Great effort has been put in recent years on understanding how letter position is represented in the orthographic code (e.g., Kinoshita & Norris, 2009). The same issue also emerges at the morphological level, as the system must obviously be able to distinguish XY from YX, and to understand that PREHEAT is an existing word, while HEATPRE is not. A first crucial issue on this respect is whether or not morpheme representations are position-specific. In Experiment 1, we compared the rejection times obtained by normal readers on (i) nonwords made up of a stem and a suffix in their natural position (e.g., PASSMENT), (ii) nonwords including a stem and a non-morphological ending (PASSMANT), (iii) nonwords in which an existing suffix precedes an existing stem (MENTPASS), and (iv) nonwords in which a non-morphological word ending precedes an existing stem (MANTPASS). While rejection times were slower in condition (i) than in condition (ii) - replicating the morpheme interference effect observed by Caramazza et al. (1988) -, (iii) and (iv) elicited comparably fast responses, thus suggesting that MENT was not recognised as a morpheme at word onset. These results were replicated in Experiment 2, where orthographically implausible words (e.g., HYENA) were used as fillers to make sure that participants could not reject nonwords in conditions (iii) and (iv) just on the basis of their unfamiliar orthography (suffixes are in fact very infrequent word onsets). The claim that suffixes are not recognised when occurring in word-initial position was tested even more severely in Experiment 3, where scrambled-morpheme nonwords (e.g., NESSKIND) were used; in fact, if morphemic representations were even loosely activated by these nonwords, they would pass on this activation to an existing word representation (KINDNESS), thus maximising the interference effect. However, rejection times on scrambled-morpheme nonwords did not differ from those that emerged on orthographic controls (e.g., NELSKIND), confirming that suffixes are not recognised at word onset. Although similar work on prefixes and stems is required before taking firm conclusions, these results strongly suggest that morpheme representations are position-specific.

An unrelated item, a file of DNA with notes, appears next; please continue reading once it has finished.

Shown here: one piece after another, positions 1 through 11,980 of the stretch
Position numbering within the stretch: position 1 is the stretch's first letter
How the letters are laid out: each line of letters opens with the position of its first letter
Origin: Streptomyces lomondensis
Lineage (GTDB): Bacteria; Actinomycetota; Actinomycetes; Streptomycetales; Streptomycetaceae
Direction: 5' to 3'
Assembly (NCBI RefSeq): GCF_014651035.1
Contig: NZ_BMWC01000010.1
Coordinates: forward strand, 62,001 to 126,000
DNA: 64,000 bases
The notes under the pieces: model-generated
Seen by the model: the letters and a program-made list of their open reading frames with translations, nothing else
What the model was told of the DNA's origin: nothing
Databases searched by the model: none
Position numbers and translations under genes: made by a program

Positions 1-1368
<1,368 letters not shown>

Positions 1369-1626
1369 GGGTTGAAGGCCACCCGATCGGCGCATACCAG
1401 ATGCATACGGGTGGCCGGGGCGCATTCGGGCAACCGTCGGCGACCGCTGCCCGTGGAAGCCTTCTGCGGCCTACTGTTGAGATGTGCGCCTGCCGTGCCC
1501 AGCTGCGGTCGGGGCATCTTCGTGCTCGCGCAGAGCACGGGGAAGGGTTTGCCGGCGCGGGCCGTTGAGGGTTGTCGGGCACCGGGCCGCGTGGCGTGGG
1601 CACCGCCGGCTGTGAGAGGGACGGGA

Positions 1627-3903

Crepaldi, D. (2009). What's the difference between OVERHANG and HANGOVER? Morpheme position representation in the human mind. Intervento presentato a: 6th Morphological Processing Conference (MOPROC), Turku.
|Citazione:||Crepaldi, D. (2009). What's the difference between OVERHANG and HANGOVER? Morpheme position representation in the human mind. Intervento presentato a: 6th Morphological Processing Conference (MOPROC), Turku.|
|Tipo:||abstract + slide|
|Carattere della pubblicazione:||Scientifica|
|Titolo:||What's the difference between OVERHANG and HANGOVER? Morpheme position representation in the human mind|
|Autori:||Crepaldi, D, Rastle, K, Davis, CJ|
|Data di pubblicazione:||15-giu-2009|
|Nome del convegno:||6th Morphological Processing Conference (MOPROC)|
|Appare nelle tipologie:||02 - Intervento a convegno|